CCS at the London Convention’s scientific group meeting SG47


By Tim Dixon

20 May 2024

The London Convention/Protocol held its annual Scientific Group meeting SG47 in London at the IMO from April 15th-19th.

Tim Dixon poses with the other delegates from the London Convention Scientific Group Meeting SG 47

The London Convention/Protocol held its annual Scientific Group meeting SG47 in London at the IMO from April 15th-19th. It was observed by the IMO secretariat that interest in offshore CCS is increasing significantly. Much of the time of SG47 was spent on marine geoengineering issues and CCS. Since the last meeting, there has been a survey conducted on CCS permitting experiences by countries, and the results were nicely summarised in a paper for this meeting and discussed. This was a good exercise in sharing experiences and learnings, and prompting many questions from Greenpeace asking for further information in specific areas. It was clear to us from our knowledge of our Monitoring and Risk Networks and the Offshore CCS Workshops that there is much more experience and capability available to share, which we did inform on briefly in our Plenary intervention. The Scientific Group agreed that this work will continue gathering information to report back next year. IEAGHG will input more into this process.

On Marine Geoengineering, whilst there is a London Protocol amendment from 2013 to limit and permit such activities for research purposes only (still to be accepted by enough countries to come into force), there are many research projects in a range of marine geoengineering techniques now underway around the world. The challenge for the London Protocol Parties is to keep up with all these developments. This is the leading international body in seeking to regulate geoengineering (as it was the first international body to regulate CCS).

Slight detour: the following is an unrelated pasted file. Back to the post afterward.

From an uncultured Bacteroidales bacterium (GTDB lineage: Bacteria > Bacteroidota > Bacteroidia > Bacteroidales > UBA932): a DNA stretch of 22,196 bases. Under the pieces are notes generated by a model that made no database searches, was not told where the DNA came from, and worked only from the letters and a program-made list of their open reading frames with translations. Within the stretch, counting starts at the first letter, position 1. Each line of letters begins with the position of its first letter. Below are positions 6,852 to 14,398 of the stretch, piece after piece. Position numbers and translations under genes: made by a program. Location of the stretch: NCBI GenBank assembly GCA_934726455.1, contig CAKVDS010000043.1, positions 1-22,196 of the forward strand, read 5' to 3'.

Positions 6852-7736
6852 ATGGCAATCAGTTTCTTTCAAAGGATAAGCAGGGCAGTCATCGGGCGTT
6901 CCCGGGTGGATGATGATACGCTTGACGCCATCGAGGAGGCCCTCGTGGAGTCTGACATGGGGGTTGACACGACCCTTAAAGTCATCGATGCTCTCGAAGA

Each year the Scientific Group have a ‘Science Day’. This year it was on the topic of Experiences with Permitting CCS projects under the London Protocol. Experiences were shared by Australia, the USA, Italy, Korea, Norway and Japan. It was an honour to provide the scene-setting on Global CCS Developments Offshore. I reminded the participants why CCS is needed, the international regulations in place including from the London Protocol (noting the three ‘arrangements’ now in place between countries for export), also drawing from the learnings from our report on permitting an EU project concerning the London Protocol requirements (IEAGHG report 2016-TR04), and lastly drawing from the 6th Offshore CCS Workshop in September last year where around 30 project updates were given (IEAGHG report 2023-TR06). There were many good questions from Greenpeace and others, and appreciation from Greenpeace for the sharing opportunity this Science Day provided. The recording of the Science Day is available on the IMO’s YouTube channel at LC/SG Science Day – IMO 18 April 2024 – YouTube and it will be summarised in the report of the SG47 meeting.

So CCS continues to be a key topic of interest in the London Convention/Protocol. IEAGHG is the only CCS organisation participating regularly in these meetings, sharing scientific and technical evidence base.